what kind of memory to buy

Discussion in 'Macintosh Computers' started by somecows, Jul 1, 2005.

  1. somecows macrumors member

    May 6, 2003
    Charlottesville, VA

    I have a new 12" iBook as well as a 15" aluminum 1.25 ghz powerbook. I want to buy more RAM for both of them, but am really confused about what to buy. I looked at newegg.com and there is such a range of prices - from 40 dollars for 512mb up to over 100 dollars. I'd like to spend as little as possible, but I want it to work. I have heard such conflicting things, some people say that cheap memory works fine in a mac, other people insist you need to get expensive made for mac RAM.

    Can someone give me some tips or tell me about their personal experience. Also, I know I need 200 pin DDR SO-DIMM 266 speed for the iBook and 333 speed for the powerbook, but are there other specs I need to worry about?

    And if I wanted to, could I put a gigabyte chip in one memory slot and have 256 in the other, or is it better to have it more "balanced", with 512 in each, or something like that? I'm not sure what the rules are...

  2. JOD8FY macrumors 6502a


    Mar 22, 2004
    United States
    Go to www.crucial.com. The website will tell you what RAM fits your computer. Not only that, but all of their RAM is very reasonable in price and comes with a lifetime warranty and a compatibility guarantee. I have ordered from them and they are extremely fast at shipping - I ordered on a Tuesday and had it that Friday!

    Hope this helps.

    Best wishes,
  3. CanadaRAM macrumors G5


    Oct 11, 2004
    On the Left Coast - Victoria BC Canada
    You don't have to "balance" RAM in a Powerbook 256 + 1 Gb is fine.

    The problem with specifications is that the specs that count for Mac compatibility (SPD settings) are never published -- so you have no way to eyeball a spec and decide whether it will be compatible or not. Some PC generic RAM is, and some isn't.

    The Powerbook has 2 memory sockets (PC2700). The iBook has 256 soldered-on and one socket (PC2100)

    Your best bet is to choose RAM from a reputable vendor who tests and guarantees compatibility with your model of Mac, and offers a lifetime warranty and a no-cost return if it doesn't work.

    Crucial makes good memory if you choose their Apple part numbers. The reason that they have separate Apple numbers is that some of their PC SODIMMs are not compatible. Crucial tends to be a bit higher in price.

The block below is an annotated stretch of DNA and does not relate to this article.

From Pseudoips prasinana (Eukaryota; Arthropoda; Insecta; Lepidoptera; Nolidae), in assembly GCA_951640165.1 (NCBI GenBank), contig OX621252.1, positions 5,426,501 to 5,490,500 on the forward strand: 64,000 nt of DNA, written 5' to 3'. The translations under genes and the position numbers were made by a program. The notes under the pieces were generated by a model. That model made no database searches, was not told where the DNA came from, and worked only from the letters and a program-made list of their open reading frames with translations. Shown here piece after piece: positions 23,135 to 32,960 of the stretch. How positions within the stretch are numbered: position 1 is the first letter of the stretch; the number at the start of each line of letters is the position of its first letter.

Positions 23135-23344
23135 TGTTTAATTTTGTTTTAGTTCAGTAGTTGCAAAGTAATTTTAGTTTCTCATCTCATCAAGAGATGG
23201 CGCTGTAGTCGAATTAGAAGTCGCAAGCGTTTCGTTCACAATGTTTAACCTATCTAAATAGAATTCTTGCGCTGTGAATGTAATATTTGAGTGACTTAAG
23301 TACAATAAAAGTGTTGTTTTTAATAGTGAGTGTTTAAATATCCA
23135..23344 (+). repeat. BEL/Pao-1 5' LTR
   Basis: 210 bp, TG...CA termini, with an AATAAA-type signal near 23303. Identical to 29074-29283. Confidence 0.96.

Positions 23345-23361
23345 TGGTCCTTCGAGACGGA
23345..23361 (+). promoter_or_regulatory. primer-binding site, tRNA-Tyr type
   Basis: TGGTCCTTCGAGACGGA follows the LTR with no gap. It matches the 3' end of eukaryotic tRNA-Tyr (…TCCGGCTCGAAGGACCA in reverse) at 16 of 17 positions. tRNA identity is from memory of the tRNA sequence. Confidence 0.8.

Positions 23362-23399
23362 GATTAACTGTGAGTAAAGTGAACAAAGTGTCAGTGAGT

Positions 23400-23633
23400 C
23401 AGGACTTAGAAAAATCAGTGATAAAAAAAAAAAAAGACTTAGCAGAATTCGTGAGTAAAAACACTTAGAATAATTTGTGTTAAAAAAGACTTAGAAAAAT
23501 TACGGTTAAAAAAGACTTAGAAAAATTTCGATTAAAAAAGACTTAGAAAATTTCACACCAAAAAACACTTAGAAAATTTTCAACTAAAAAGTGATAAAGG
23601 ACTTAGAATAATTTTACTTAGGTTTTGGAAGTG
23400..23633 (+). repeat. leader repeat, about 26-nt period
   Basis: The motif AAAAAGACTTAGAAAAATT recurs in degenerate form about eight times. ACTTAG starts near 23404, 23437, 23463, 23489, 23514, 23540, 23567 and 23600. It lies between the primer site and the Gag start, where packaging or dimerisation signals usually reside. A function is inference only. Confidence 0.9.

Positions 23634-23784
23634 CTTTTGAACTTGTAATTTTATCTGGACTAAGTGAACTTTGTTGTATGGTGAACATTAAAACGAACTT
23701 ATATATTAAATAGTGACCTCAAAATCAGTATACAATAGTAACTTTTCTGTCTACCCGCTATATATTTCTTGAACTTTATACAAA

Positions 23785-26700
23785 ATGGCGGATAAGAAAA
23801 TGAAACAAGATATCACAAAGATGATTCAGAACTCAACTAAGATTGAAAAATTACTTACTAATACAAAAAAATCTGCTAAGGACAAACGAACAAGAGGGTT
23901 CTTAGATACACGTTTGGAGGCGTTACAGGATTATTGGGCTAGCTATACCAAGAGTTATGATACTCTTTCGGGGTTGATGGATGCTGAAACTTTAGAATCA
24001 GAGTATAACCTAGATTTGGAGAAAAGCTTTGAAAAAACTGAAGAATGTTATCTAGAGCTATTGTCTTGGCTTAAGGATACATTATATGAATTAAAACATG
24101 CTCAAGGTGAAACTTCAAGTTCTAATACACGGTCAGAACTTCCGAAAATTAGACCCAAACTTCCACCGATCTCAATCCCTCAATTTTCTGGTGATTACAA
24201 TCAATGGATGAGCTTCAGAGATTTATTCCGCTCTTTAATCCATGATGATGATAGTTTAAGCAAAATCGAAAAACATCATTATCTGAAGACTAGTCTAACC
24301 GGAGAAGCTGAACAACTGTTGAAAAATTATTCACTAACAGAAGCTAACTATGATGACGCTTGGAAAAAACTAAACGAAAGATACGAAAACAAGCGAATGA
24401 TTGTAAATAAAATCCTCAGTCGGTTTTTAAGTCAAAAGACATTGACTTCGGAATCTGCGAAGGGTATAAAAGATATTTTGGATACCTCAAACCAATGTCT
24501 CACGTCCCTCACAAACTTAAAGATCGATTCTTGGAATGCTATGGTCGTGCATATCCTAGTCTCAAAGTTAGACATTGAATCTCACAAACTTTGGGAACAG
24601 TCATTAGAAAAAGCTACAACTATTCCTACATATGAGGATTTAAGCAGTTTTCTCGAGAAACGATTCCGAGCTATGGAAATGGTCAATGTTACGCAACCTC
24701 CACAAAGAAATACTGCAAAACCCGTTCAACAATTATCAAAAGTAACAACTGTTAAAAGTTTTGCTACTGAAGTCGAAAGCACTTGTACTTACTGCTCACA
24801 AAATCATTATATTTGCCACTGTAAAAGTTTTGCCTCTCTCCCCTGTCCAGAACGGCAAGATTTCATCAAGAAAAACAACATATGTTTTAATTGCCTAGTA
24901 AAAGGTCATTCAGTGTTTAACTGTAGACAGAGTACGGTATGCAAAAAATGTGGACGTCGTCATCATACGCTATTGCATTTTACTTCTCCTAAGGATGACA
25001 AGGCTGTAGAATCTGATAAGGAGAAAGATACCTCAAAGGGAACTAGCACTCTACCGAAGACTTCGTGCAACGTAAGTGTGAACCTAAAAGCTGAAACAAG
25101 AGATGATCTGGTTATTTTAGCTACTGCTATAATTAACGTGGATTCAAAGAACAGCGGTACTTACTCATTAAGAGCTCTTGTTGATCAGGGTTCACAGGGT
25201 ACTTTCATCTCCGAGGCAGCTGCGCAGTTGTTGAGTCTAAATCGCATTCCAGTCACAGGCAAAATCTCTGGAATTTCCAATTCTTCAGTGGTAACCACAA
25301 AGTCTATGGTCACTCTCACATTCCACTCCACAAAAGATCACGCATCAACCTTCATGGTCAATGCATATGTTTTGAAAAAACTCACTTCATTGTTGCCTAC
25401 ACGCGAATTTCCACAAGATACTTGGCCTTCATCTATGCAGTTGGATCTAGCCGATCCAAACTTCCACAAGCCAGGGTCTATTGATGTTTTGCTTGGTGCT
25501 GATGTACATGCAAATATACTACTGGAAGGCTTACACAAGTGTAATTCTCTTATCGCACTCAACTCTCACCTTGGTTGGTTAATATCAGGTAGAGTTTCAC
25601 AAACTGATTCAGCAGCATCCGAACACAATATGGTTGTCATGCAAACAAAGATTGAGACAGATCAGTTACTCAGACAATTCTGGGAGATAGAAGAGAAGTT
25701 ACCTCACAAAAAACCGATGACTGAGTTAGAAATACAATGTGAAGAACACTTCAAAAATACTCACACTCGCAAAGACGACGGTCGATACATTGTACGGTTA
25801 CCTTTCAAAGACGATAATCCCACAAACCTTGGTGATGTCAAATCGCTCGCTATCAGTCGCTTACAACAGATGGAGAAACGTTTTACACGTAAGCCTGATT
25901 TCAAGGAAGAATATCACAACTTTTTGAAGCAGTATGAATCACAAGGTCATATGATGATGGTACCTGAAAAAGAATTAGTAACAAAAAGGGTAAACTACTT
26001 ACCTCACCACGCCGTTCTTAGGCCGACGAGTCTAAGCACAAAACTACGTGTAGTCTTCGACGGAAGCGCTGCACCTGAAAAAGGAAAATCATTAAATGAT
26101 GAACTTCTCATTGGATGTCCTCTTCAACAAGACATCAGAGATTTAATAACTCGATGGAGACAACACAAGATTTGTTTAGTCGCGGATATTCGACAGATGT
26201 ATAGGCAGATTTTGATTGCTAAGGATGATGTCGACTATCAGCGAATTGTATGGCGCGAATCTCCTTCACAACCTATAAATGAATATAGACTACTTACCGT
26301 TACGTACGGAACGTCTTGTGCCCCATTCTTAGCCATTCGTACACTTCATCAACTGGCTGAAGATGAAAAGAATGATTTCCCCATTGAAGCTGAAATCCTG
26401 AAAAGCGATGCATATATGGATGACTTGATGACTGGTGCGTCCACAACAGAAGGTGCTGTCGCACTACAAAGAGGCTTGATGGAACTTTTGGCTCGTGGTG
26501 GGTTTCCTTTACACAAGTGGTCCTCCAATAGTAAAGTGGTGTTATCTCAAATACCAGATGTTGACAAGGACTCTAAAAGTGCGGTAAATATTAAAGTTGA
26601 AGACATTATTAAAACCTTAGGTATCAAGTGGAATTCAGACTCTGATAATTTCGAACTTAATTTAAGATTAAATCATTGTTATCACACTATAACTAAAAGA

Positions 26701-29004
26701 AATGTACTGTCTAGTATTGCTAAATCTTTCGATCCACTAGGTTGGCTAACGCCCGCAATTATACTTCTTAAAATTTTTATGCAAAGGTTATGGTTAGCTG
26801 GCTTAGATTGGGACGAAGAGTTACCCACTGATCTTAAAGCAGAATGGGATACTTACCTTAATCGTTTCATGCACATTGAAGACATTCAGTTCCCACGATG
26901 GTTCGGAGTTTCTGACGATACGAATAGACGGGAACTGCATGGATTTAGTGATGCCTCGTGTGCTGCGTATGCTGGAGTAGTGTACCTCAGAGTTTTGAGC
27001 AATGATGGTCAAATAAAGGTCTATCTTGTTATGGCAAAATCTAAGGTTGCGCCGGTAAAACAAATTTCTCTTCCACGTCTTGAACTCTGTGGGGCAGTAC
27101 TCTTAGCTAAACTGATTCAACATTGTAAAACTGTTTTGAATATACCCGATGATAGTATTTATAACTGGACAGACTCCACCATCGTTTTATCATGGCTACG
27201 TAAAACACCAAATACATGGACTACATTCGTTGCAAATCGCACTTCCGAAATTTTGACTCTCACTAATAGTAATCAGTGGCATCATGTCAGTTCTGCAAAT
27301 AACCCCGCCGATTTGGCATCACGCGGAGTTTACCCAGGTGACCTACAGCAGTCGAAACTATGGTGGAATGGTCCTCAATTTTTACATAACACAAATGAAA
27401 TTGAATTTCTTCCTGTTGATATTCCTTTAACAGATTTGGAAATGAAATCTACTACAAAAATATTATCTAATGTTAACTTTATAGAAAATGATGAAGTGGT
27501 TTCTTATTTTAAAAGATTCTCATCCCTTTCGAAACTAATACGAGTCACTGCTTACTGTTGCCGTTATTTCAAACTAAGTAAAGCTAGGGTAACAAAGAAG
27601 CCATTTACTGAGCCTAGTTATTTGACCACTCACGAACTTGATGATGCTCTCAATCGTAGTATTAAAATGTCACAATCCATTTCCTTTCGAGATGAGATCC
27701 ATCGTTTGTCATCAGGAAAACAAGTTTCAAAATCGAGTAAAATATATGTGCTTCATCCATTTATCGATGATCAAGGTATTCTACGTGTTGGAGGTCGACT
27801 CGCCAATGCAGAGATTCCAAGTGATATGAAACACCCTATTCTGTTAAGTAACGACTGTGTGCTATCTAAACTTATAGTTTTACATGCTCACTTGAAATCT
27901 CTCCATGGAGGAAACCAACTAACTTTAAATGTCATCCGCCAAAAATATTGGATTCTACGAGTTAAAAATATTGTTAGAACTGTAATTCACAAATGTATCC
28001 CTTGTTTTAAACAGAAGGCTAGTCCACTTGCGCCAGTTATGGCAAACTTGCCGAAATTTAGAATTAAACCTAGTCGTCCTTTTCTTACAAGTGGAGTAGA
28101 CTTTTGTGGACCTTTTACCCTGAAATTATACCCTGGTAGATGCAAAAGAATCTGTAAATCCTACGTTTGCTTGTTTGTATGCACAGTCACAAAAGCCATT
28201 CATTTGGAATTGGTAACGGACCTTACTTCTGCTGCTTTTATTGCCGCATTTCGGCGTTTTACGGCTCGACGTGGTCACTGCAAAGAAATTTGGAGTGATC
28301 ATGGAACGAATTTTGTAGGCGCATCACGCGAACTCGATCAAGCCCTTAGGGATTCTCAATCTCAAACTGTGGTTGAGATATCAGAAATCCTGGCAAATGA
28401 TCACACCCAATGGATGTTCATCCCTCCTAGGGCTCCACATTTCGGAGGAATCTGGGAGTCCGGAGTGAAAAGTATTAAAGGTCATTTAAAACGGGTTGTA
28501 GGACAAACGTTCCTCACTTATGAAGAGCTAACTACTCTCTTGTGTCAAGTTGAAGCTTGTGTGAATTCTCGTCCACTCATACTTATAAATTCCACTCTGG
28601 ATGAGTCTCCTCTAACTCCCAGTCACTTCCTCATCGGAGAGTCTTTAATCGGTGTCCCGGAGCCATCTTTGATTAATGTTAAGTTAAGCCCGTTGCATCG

In the USA I like Data Memory Systems http://www.datamem.com/apple-memory.asp

  4. RJP31484 macrumors regular

    Apr 19, 2005
    Philadelphia, PA
    canadaRAM suggested to me that I get my memory from datamem.com, and it worked out great. I bought a 1 gig stick for my iMac, and it is trucking along perfectly. I got it for a great price, and it got here 2 days before they estimated. I recommend them as well.
  5. skubish macrumors 68030


    Feb 2, 2005
    Ann Arbor, Michigan
    Currently Crucial has a better price on the 1Gig ram
    than Datamem
    $136 at Crucial
    $149 at Datamem

    But Datamem's price on the 512mb is better than Crucial.
  6. CanadaRAM macrumors G5


    Oct 11, 2004
    On the Left Coast - Victoria BC Canada
    Where do you get that Crucial price?
    iBook G4
    CT368655 US $148.47

    15" Albook 1.25 GHz
    CT368079 US $189.99

    Reminder: You can't use the generic Crucial SODIMMs, especially in the 15" 1 GHz and 1.25 GHz, and 17" 1 GHz and 1.33 GHz models -- they are not compatible. You need to choose the model-specific RAM.
  7. mim macrumors 6502

    Apr 24, 2003
    flesh, melbourne.... heart, london
    I've got to say explicitly don't go with cheap "generic" ram for either laptop. I went to get some ram a few weeks ago from a local PC shop - I wanted the Kingston brand sticks they were advertising, but they didn't have any in and so offered me some generic brand instead, at $20 less.

    No surprise that my powerbook was unstable to the point of uselessness after installing that. I took it back and got them to order in some Kingston sticks which have been working perfectly ever since.

    It's really not worth the trouble to get a marginally cheaper ram and pay the price in hassle to swap it out, take it back, etc.
  8. iGary Guest


    May 26, 2004
    Randy's House
    I've never had good luck with cheap RAM, personally.

    I always buy from Crucial. Not always the cheapest, but 20 to 30 sticks later, I have had only one go bad.

    Service is quick and efficient, too.

Share This Page